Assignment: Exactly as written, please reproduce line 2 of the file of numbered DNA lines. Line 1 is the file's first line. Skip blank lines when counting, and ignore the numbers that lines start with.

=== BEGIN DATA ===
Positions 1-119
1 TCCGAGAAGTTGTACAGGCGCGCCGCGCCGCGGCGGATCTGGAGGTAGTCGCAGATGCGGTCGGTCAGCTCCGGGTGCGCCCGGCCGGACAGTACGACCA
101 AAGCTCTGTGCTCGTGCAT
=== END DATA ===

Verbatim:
1 TCCGAGAAGTTGTACAGGCGCGCCGCGCCGCGGCGGATCTGGAGGTAGTCGCAGATGCGGTCGGTCAGCTCCGGGTGCGCCCGGCCGGACAGTACGACCA